Below is a summary of some of the key revisions under the Final Rules.
Increase To The Salary Threshold For Federal White-Collar Exemptions
To be exempt from federal overtime, an employee must satisfy a “duties test” and make a minimum salary. As mentioned above, the minimum-salary requirement under the federal regulations will more than double under the Final Rules. The “duties test” associated with qualifying for the white-collar exemptions will remain unchanged. On December 1, 2016, the minimum required salary for the exemption will jump from $23,660 per year ($455 per week) to $47,476 per year ($913 per week). Moreover, the minimum salary will be adjusted automatically every three years, with the first adjustment to take place in January 2020. Each salary adjustment will be published at least 150 days before its effective date.
Increase To The Salary Requirement For Highly Compensated Employee
Under the FLSA, the “highly compensated employee” exemption (“HCE”) currently applies to employees who have a total, annual compensation of at least $100,000 and who “customarily and regularly” perform one of the exempt duties of an administrative, executive or professional employee. The Final Rules increase the total annual compensation requirement for the HCE to $134,004 per year. The minimum, annual compensation requirement for the HCE also will automatically increase every three years.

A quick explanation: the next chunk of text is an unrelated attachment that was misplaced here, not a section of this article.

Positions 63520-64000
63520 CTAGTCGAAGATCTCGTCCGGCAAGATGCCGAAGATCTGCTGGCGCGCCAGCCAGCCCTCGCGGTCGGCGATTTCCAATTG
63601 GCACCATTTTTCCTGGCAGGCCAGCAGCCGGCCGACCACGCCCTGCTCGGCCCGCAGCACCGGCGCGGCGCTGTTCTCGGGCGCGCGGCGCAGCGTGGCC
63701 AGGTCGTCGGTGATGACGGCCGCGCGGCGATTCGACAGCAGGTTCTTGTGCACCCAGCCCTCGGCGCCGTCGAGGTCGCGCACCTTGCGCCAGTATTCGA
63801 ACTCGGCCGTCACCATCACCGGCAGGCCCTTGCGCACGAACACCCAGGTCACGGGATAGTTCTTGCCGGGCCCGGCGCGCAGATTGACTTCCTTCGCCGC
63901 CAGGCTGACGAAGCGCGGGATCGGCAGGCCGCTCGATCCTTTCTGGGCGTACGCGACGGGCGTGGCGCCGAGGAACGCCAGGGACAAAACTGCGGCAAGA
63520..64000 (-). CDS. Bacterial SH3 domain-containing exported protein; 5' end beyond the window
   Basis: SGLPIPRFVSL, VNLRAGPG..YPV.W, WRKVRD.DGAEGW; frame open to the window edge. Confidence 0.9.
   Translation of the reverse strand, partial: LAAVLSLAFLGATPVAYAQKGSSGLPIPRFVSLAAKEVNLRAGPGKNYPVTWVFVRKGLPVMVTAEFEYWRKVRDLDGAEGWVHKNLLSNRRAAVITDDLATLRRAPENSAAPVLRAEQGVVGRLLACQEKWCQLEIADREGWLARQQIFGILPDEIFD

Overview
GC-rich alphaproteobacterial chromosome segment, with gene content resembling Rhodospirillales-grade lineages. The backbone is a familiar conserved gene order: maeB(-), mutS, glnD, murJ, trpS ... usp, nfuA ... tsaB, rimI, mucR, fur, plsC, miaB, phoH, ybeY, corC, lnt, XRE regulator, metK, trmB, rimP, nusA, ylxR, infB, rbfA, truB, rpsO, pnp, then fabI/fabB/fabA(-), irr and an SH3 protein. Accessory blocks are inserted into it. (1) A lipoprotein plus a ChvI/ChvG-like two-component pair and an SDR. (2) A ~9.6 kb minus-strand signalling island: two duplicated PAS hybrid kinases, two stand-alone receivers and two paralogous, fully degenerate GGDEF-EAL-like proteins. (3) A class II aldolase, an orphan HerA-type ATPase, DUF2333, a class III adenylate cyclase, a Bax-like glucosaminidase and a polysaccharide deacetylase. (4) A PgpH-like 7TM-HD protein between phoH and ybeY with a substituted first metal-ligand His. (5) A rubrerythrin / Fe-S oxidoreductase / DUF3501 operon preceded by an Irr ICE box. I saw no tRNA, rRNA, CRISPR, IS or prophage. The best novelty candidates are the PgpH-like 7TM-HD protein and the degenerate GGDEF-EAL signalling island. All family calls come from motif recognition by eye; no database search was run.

California employers should keep in mind that the HCE is not recognized under state law. Therefore, California employees performing non-exempt duties who are paid more than $134,004 per year are still considered non-exempt under state law and are still entitled to California-required overtime, meal periods, and rest periods.
Use Of Nondiscretionary Bonuses To Meet New Salary Requirements Permitted